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Okay, ladies and gentlemen. We shall not lie. We did not foresee the depth of the financial crisis that erupted last fall.

We did warn of "clear and present danger to your savings" half a year before the great meltdown, based on the public's exposure to the capital market. But it never occurred to us that the great U.S. banks would fall like dominoes, or that equities would lose 50% to 70% of their value. Though we did suggest that the crisis created the opportunity of a lifetime, did we not predict the markets' astounding rebound in the last six months.

We did not think the systems would get back on their feet as quickly as they did, and that by the fall of 2009, we'd be seeing the buds of economic growth.

We did not predict that Lev Leviev, proud tycoon and billionaire, would up and announce one fine summer morning that he can't repay his debts, though we had warned two years ago about the risks inherent in his company Africa Israel's peculiar dealings in Russia. Nor had we expected that Nochi Dankner would gamble NIS 5 billion on shares of Swiss bank Credit Suisse, and would net himself NIS 3 billion inside a year on that wager alone.

If there's one thing we got spot-on, it was our choice of the most influential person in the Israeli economic scene last year.

Attorney General Menachem Mazuz, the man who closed the Ariel Sharon case, floundered with the case against former president Moshe Katsav, and openly displayed his doubt about the investigations into then-prime minister Ehud Olmert - became the most influential person in the entire state the moment "fixer" Morris Talansky appeared. "Super Meni" unseated a prime minister. When Olmert is indicted, as we wrote a year ago, Mazuz will have made a crucial contribution to eradicating corruption in Israel.

The day TheMarker 100 list for 2009 was sent to press, the prosecution indicted Olmert in three cases: the Investments Center, Rishon Tours, and falsifying reports on his personal wealth to the state comptroller.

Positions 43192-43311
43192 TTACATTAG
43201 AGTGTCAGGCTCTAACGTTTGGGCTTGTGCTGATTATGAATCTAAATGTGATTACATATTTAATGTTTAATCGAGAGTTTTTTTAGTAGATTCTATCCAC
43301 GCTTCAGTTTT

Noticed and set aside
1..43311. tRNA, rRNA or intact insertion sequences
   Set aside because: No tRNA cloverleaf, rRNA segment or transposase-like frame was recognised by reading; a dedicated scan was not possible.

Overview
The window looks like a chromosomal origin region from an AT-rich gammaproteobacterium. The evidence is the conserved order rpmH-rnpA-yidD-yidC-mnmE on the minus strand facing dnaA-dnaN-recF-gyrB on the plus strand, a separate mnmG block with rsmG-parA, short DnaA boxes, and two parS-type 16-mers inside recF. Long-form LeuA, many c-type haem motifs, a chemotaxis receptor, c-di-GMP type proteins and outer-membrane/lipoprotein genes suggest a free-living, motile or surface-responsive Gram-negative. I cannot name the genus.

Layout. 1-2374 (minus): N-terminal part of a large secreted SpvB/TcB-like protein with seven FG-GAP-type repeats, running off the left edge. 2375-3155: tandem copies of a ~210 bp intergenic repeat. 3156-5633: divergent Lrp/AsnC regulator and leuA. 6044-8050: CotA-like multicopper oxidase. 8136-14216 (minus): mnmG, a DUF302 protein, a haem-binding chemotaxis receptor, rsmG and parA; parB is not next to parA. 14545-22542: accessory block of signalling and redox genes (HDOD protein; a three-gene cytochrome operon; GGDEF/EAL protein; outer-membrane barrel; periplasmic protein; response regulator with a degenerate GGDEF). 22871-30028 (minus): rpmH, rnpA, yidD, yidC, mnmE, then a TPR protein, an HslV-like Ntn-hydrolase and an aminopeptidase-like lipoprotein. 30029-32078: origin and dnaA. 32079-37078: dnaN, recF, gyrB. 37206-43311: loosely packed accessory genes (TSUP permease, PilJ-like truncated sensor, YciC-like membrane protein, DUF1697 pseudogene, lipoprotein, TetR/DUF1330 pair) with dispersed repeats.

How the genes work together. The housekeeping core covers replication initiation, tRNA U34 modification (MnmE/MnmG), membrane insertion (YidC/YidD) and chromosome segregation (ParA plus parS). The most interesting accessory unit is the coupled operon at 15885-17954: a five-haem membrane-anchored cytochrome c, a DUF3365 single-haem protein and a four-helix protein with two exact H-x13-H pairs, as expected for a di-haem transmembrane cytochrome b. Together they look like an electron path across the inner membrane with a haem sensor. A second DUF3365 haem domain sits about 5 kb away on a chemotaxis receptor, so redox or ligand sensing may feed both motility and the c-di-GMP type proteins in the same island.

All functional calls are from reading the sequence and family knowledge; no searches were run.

After all the spins and delays, moments before his term ends, Mazuz filed the most disturbing indictment ever to be served in Israel. Not only because of the gravity of Olmert's alleged crimes, but mainly because the defendant was prime minister.

Financial crises come and go, deficits mushroom and abate, reforms follow reforms. But at the end of the day, the image of this nation, this society, this economy depend on the conduct of the people at the top. Such as the prime minister.

To be fair, personal dishonesty had stained the uppermost echelons of government well before Olmert's time. You could say he was the product of Ariel Sharon's regime. But together, those two prime ministers birthed a period of blackness for public norms in Israel.

Will Olmert's trial, however it turns out, mark the beginning of a new era, an end to the rapidly creeping rot of corruption? It may, it may not. The rule by the rich, the weakness of the political system and the maddened chase after money do not augur well.

But the fact that a former prime minister stands charged does give hope that the rapid deterioration of recent years will halt. We can hope that the boundaries between permissible and prohibited will be reinstated.

The year 2008 won the sobriquet "Year of the Envelopes": wads of cash being slipped into the hands of top government officials. The year 2009 is the Year of the Crisis.

When the TheMarker 100 list for 2008 was published, the crisis had begun, yet nobody had any inkling how bad things would get. Nobody predicted that markets around the globe would crumple like wet paper requiring urgent and unprecedented action by governments.

And nobody predicted how fast the recovery would be. As 2008 ended, financial and economic systems were in utter chaos. Nobody dared to suggest that by autumn 2009, economists would be pointing to signs of recovery, at least in some countries.

Some of the people on TheMarker 100 list of 2009 were on their knees as the year began. If the financial crisis had lasted another quarter of two, they'd have been roughly where Lev Leviev is now. And may that be a lesson for us all: analysts, reporters, managers, investors. It's never been easier to fall from the top of the list to the bottom, or to regain that lost crown, than in the aggressive global economy of the third millennium. Never before has the economy been faster-moving, less predictable and less forgiving than it is now.

Some of you feel threatened, some inspired. Whatever you're feeling, tighten your seat belt. These are wild times, and here are the 100 people with the greatest influence in shaping them.